…but it’s naive to expect that we can apply what worked in these areas to the cyber security problem without significant adaptation. Rather than bicker whether or not software development needs a set of building codes, or that we should apply the aviation disaster response to cyber security incidents, in my estimation, we ought to be selecting the relevant parts of many different disciplines to create a construct that makes sense in the context of cyber security and all that it entails.
We have to accept that there *will* be electronic voting. We have to accept that our refrigerator, toaster, toilet, and gym shoes *will* be connected to the Internet some day, if not already. We don’t have to like these things, and they may scare the hell out of us. But as the saying goes, progress happens one funeral at a time – some day, I will be gone. My kids’ kids will be voting from their smart watches. Technology advances are an unrelenting, irreversible tide. Life goes on. There are big problems that have to be dealt with in the area of technology. We need new ways to reduce the macro risk, but must be cognizant that risk will never be zero.
I watch people I respect in the industry laying down on the tracks in front of the e-voting train, attempting to save us from the inevitable horrors to come. Honestly, this has echoes of the IT security teams of old (and maybe of today) saying “no” to business requests to do some particular risky thing. There’s a reason those teams said “no”: what the business was attempting to do was likely dangerous and held hidden consequences that weren’t apparent to the requester. But over time, those teams were marginalized to the point where even people in the industry make jokes about the unhelpful “department of no” that IT security used to be. The world moved on, and the department of no was marginalized and (mostly) run out of town. I don’t think we should expect a different outcome here.
While we are busy grousing about the validity of an XKCD cartoon, or whether building codes or aviation is more representative model, companies like Voatz are off selling their wares to the government.
My friend and co-host @lerg pointed me to this post on Errata Security, heralding the one year anniversary of NotPetya, and in particular, pointing out that reports about NotPetya still mischaracterize the cause as lack of patching. That blog post is well worth a read and I don’t have much to add beyond it.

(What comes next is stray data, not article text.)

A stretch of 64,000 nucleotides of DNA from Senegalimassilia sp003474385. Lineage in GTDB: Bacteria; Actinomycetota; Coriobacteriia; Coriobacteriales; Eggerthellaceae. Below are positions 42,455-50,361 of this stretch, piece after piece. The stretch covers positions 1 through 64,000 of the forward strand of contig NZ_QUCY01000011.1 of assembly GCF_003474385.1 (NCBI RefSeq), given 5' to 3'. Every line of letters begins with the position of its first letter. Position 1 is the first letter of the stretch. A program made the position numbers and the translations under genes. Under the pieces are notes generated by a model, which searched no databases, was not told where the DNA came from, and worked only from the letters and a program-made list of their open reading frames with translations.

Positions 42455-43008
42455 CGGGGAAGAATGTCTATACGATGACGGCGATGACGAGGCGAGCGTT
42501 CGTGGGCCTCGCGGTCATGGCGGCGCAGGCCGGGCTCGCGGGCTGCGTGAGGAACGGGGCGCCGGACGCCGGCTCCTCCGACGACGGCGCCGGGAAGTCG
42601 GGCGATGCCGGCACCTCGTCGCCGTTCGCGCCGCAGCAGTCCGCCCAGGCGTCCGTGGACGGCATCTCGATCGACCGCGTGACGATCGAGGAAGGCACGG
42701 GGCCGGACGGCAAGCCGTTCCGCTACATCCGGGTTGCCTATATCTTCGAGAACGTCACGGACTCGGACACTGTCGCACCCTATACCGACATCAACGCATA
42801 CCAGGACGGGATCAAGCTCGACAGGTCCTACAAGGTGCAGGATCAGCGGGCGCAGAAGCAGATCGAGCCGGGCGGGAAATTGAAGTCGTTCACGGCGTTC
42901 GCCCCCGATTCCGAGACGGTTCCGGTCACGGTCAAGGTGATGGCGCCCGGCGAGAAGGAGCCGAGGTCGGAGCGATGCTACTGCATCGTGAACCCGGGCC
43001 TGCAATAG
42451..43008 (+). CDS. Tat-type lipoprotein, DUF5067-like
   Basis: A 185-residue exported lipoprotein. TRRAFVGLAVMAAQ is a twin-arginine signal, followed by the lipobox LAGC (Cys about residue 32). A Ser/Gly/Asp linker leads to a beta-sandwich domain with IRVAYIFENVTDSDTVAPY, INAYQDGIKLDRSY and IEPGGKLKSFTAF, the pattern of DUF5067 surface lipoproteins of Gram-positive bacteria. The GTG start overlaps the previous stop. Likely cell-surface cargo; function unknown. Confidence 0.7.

In the wake of WannaCry, and later NotPetya, I made the call a number of times on DefSec that we were likely seeing the start of a trend that would see network-based worms making a comeback. Well, it’s been a year, and there haven’t been any more notable worms. That is obviously good, but I think it’s also bad in a way. I strongly believe one of the reasons NotPetya and WannaCry were so devastating is that we had not seen worms in so long, and so network propagating worms really haven’t been firmly in the threat models of many people/organizations for some time. That led to some complacency, both on patches and also on ID management/trust relationships, as the post above describes. My fear is that, because worms are fading out of our consciousness again, the next batch of worms in the coming months or years will again be devastating, but even more so, as we become more and more reliant on pervasive IT connected by crappily designed networks.
I’ve been in IT for a long time. I’ve designed and build datacenters and I’ve created network operations teams. Not so long ago, the thought of moving my organization’s sensitive data and servers to some 3rd party was a laughable joke to me. But times have changed, and I hope that I’ve changed some, too.
In the past year, we have seen a spate of significant hardware vulnerabilities, from embedded debug ports, to Meltdown/Spectre, to vulnerable lights out management interfaces, and now the news about TLBleed. I suspect that each new hardware vulnerability identified creates incentive for other smart people to start looking form more. And it appears that there is no near term end of hardware bugs to find.
In the aftermath of Meltdown/Spectre, I wrote a bit about the benefits of cloud, specifically that most cloud providers had already implemented mitigations by the time news of the vulnerabilities became public. There seems to be many benefits of moving infrastructure to cloud, but TLBleed seems like another example of those benefits because we can transfer the capital costs of procuring replacement servers to our providers, if necessary. (note: I am not convinced TLBleed is an issue that rises to that level of importance) We do, however, need to ensure that the provider has taken the appropriate steps to address the problems.